Charities are generally dependent on public trust, but the public often misunderstands charities. Communication is key, but, particularly at the moment when charities are under intense scrutiny, some find themselves in an impossible position.
An example of this is in attempting to improve conditions whilst working with existing companies, partners or conditions and at the same time presenting a public face that can seem at odds.
The latest example of this is the criticism that the RSPCA has faced for ‘double standards’ in saving a seal whilst also certifying fish farms that shoot seals. This is a complex issue that involves the humanity of leaving a stranded seal to die and the ‘realpolitik’ of attempting to improve fisheries standards.
‘Marina’ the seal trapped by a three-tonne boulder at Port Talbot was rescued, somewhat publically, and given the poor animal was in distress, it would seem cruel to leave her to die. It would be a harsh person that faulted the RSPCA for attempting – and succeeding – to free the seal.
However, at the same time, the RSPCA has been accused of endorsing the culling of seals in Scotland in that it assesses, and certifies, several Scottish salmon farms that protect their fish by pest control measures – the pests here being seals.
Salmon farms have had their issues too, but should the RSPCA say they will not accredit and potentially let conditions decline, or engage with them and be in an active dialogue?
To some the former, to others the latter – depending whether purity of purpose trumps practical improvement or not. How ‘pure’ is, of course, a monster that keeps needing to be fed – and whilst clearly an organisation must have firm principles to guide it, few are faced with the dilemmas that they so readily criticise.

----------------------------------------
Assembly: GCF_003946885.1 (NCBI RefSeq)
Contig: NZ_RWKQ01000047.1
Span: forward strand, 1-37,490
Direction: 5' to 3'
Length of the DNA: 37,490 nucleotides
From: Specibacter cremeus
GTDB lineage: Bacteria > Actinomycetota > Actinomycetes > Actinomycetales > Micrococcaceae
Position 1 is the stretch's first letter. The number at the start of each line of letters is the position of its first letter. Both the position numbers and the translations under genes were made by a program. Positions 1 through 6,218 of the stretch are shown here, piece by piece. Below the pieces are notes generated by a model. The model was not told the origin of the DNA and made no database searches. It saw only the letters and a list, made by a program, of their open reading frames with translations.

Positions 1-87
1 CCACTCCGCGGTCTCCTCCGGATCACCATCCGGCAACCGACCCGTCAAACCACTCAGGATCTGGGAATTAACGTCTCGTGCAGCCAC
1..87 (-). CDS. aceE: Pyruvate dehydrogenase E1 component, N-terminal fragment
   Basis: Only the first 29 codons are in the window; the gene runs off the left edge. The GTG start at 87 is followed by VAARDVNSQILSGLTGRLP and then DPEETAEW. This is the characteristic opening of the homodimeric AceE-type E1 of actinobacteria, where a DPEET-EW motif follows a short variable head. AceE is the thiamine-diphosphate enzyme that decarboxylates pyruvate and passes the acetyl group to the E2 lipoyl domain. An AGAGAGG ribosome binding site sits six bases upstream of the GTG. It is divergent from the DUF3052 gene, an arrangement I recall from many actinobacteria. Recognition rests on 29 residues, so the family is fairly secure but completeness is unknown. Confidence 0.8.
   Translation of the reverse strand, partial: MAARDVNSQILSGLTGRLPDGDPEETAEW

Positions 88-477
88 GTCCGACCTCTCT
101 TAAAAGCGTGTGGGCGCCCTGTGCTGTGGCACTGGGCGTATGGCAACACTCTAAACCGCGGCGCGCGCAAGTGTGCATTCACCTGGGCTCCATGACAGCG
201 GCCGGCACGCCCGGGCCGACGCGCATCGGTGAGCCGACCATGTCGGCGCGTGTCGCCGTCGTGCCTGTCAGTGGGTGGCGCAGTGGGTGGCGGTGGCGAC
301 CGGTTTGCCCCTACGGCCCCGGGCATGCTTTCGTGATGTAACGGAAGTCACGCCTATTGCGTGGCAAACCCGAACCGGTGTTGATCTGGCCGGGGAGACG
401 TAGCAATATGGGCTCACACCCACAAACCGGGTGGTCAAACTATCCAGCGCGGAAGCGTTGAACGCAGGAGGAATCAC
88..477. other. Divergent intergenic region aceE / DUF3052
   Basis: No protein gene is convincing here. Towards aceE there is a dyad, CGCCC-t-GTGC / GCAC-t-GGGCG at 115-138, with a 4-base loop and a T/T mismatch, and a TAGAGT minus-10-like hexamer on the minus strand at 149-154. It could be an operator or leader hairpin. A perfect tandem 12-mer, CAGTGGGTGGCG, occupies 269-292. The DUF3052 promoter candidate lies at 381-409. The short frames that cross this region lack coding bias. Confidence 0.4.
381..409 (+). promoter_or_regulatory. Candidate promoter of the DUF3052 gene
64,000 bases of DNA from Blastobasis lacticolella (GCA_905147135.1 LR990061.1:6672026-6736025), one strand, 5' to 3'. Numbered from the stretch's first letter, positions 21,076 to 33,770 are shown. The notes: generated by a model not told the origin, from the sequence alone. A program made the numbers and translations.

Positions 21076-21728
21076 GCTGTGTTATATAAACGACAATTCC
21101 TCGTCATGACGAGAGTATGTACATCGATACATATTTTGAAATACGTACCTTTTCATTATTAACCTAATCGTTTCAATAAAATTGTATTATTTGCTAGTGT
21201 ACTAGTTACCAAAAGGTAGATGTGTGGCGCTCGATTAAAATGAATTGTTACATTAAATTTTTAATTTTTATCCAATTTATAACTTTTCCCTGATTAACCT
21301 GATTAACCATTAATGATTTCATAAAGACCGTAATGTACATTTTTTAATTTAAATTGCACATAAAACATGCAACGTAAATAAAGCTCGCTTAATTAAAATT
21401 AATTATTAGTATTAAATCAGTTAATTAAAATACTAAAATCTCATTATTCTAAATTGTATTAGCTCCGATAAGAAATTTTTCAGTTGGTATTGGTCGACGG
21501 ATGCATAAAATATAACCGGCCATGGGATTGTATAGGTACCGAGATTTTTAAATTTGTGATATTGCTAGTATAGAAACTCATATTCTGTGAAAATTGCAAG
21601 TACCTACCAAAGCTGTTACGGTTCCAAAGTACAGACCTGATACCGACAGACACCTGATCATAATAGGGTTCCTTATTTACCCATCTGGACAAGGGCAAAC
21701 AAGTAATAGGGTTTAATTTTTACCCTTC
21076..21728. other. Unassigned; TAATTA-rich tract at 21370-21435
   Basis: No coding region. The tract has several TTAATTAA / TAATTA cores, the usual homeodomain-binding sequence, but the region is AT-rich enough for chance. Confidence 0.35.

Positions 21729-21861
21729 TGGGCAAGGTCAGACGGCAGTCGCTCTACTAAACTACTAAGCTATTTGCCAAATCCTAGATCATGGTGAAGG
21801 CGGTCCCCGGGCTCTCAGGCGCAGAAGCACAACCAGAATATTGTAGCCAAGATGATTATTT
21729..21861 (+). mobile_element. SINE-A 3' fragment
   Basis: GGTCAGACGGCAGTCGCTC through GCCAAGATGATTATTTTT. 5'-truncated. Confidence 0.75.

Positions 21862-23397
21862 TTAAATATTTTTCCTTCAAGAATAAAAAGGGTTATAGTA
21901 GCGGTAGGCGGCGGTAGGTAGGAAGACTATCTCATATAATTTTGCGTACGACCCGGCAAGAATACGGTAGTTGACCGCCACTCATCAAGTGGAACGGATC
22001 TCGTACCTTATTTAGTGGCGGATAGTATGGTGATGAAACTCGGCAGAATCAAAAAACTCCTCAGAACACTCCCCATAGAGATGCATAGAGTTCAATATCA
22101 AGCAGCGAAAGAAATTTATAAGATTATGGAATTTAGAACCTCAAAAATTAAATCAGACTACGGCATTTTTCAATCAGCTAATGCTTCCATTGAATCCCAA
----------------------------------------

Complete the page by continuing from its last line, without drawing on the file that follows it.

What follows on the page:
The problem for the RSPCA, and all charities, is that this debate is played out in the public eye, and a public that wants quick simple photogenic solutions. This is truly a balancing act, where helping a little can lead to more criticism than not at all.
And this reminds me of the story of Kevin Carter. The photojournalist was covering the famine in the South Sudan in 1993 and took a picture known as 'The Vulture and the Little Girl'. Cater took the shot, and according to his report chased the vulture away and ensured that the child (actually a boy) was well enough to travel on to a food station. Carter, however, faced accusations that he should have done more, and the public reaction haunted him to his death.
This occurred in 1993 – before the internet and social media. One can only wonder what the result would be today.
Were the public right to criticise a man who had helped expose a humanitarian issue? The RSPCA faces similar, if less dramatic, censure for doing ‘something’ but not ‘everything’. If this is the standard that UK charities are judged by, then at some point many will fail. And that really dopes help nobody.